Discovering James Salter and the Beauty of “A Sport and a Pastime”

I discovered James Salter’s “A Sport and a Pastime” last year, thanks to my writing critique partner’s recommendation. I don’t know how I missed such a beautiful novel all these years, but better late than never.

The small book (200 pages) about an American expatriate and his French lover is as intimate as a whisper in my ear. It’s erotic but unromantic, with a simple story told in rich prose. It’s a testament to Salter’s enormous gift as a writer.

The author died on June 19, 2015, at the age of 90. The New York Times described him as a “writer’s writer.” I couldn’t agree more. If you write fiction, you have to read Salter. It’s one of the best descriptive writing you’ll ever find.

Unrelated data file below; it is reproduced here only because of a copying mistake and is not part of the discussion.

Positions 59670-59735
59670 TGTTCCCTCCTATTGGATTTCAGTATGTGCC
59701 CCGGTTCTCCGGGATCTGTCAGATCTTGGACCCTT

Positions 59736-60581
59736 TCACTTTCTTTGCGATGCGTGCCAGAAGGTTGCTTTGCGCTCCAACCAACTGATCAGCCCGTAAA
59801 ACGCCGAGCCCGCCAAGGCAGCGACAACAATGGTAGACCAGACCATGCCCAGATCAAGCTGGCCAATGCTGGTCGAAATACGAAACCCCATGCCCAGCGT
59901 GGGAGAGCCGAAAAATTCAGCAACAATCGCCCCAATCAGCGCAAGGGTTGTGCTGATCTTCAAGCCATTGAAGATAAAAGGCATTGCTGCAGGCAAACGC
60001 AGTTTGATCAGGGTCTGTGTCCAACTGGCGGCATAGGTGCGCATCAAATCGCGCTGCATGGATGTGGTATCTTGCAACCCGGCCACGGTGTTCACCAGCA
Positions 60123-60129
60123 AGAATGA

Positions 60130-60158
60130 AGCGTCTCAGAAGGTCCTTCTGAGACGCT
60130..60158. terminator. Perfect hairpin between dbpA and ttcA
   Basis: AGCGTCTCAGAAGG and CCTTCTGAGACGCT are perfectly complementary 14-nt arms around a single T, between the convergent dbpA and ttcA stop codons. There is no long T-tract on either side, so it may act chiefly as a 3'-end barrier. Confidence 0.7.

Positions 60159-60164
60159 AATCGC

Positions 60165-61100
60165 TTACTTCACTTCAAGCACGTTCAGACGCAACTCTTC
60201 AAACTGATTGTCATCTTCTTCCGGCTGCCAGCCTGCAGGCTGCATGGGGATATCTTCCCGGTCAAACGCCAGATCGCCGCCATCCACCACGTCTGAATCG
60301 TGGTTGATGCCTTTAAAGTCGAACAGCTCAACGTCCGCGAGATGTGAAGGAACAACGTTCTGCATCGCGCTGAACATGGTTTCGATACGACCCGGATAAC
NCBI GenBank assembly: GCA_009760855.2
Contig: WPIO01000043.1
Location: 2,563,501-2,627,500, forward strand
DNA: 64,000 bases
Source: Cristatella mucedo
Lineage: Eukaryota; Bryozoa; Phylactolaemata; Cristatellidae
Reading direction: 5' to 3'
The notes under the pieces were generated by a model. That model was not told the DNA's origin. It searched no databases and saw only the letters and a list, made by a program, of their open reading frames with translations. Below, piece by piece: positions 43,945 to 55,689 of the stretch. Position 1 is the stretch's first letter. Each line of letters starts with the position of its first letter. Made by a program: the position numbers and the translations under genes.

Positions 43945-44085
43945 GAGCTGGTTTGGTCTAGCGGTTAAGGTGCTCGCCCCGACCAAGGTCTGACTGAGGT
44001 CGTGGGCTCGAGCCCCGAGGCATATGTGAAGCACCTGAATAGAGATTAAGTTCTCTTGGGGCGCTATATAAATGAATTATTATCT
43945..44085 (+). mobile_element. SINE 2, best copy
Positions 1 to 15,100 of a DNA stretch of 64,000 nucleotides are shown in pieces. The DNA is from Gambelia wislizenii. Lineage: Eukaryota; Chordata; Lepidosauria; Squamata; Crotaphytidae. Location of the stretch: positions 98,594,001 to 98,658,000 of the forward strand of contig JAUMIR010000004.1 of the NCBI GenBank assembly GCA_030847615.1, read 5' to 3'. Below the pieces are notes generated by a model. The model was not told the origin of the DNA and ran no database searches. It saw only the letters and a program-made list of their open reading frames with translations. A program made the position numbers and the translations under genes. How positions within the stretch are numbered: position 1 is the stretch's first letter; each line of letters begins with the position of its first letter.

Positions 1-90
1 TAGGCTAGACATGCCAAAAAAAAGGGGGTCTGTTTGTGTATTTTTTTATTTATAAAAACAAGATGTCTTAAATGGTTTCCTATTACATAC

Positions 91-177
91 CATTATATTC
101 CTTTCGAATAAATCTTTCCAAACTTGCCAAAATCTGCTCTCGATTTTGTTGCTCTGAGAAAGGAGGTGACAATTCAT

Here’s my review of Salter’s 1967 novel:

James Salter's “A Sport and a Pastime": Languid, Rich, and Memorable

Read a related story about the use of the present tense in Salter’s book and other works:

In Praise of the Here and Now: Top 10 Present-Tense Novels

To read the New York Times article about Salter’s death and career, click here.